Author Topic: universal waffle  (Read 24283 times)

electrobleme

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churches and are the place to Bee - Rosslyn Chapel
« Reply #15 on: May 04, 2010, 17:02:31 »
During the recent renovations at rosslyn Chapel they have discovered intentional hollow pinnacles with a hole from the centre of a rose carving left so bees could nest in them.
The pinnacle point will be geometrically exactly where the bees want to be, and the masons and templars will have known this, and thus left provision for the bees, and for those who can see the clues to see them, but not just with Your eyes.
http://www.youtube.com/watch?v=WCyJRXvPNRo
Kevin



Rosslyn Chapel bees hive in the north pinnacle


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Honeycombs were found abandoned inside the hive in the north pinnacle, but, equally strangely, the hive on the south pinnacle did not have an entry hole for bees and therefore had not been occupied.

Mr Mitchell said: “It’s just another of Rosslyn’s mysteries. The north pinnacle was full of honeycombs which had been abandoned for some considerable years. The honey had all dried up.”

The experts believe the interior of the hives were lined with a coating to prevent the wild bees from gnawing away at the stonework...

There is anecdotal evidence that visitors to the chapel, which dates back to 1446, used to be disturbed by bees. Mr Mitchell said some of the staff at the Rosslyn Trust were aware some years ago that there had been bees going into the cavity. The hives have now been reinstated within the rebuilt pinnacles on the roof of the chapel.
Rosslyn Chapel discovery is causing a buzz | timesonline.co.uk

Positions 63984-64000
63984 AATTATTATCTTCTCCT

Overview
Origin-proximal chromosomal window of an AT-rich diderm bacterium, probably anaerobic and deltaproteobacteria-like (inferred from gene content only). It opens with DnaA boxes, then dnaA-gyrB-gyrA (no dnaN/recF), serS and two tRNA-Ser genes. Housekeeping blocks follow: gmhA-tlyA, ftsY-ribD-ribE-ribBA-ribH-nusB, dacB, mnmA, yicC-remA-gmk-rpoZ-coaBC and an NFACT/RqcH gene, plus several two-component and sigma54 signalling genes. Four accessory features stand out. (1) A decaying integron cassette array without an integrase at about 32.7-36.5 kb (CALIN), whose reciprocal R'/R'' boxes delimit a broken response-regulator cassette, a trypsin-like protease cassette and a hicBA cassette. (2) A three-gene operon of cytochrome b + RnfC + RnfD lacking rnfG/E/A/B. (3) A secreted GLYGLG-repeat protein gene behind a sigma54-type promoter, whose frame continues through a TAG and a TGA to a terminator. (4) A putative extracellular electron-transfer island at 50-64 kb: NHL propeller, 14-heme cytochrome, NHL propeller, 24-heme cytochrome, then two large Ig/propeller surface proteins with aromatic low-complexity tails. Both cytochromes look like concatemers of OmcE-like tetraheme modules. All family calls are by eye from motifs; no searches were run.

the bee hive honeycomb found at Rosslyn Chapel in scotland


Sacred Bees and Rosslyn Chapel | The British Society of Dowsers mentions the ley lines etc. this forum post has a number of very interesting links to other posts and sites.


there is also this video, not exactly very good camera work but it does show the pinnacles on the roof of Rosslyn Chapel


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The predecessor of the present church had medieval and earlier 17thC features, and a curious 'bee-hive' bell-turret, though Theophilus Jones at the beginning of the 19thC claimed that the church had been rebuilt in 1690. In a detailed discussion Williams described the building as consisting of a nave, north aisle and chancel, and a south porch that had a pointed arch to the doorway of uncertain date. The bell-turret had circular openings and a peculiar string course, and was considered to be 18thC.
Church of St Bridget , Llansantffraed juxta Usk | Brecknockshire Churches Survey

electrobleme

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Bee King - egyptian pharaohs
« Reply #16 on: May 04, 2010, 17:25:17 »

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Bee-keeping

When the Sun weeps a second time, and lets fall water from his eyes, it is changed into working bees; they work in the flowers of each kind, and honey and wax are produced instead of water.
pSalt 825, first millennium BCE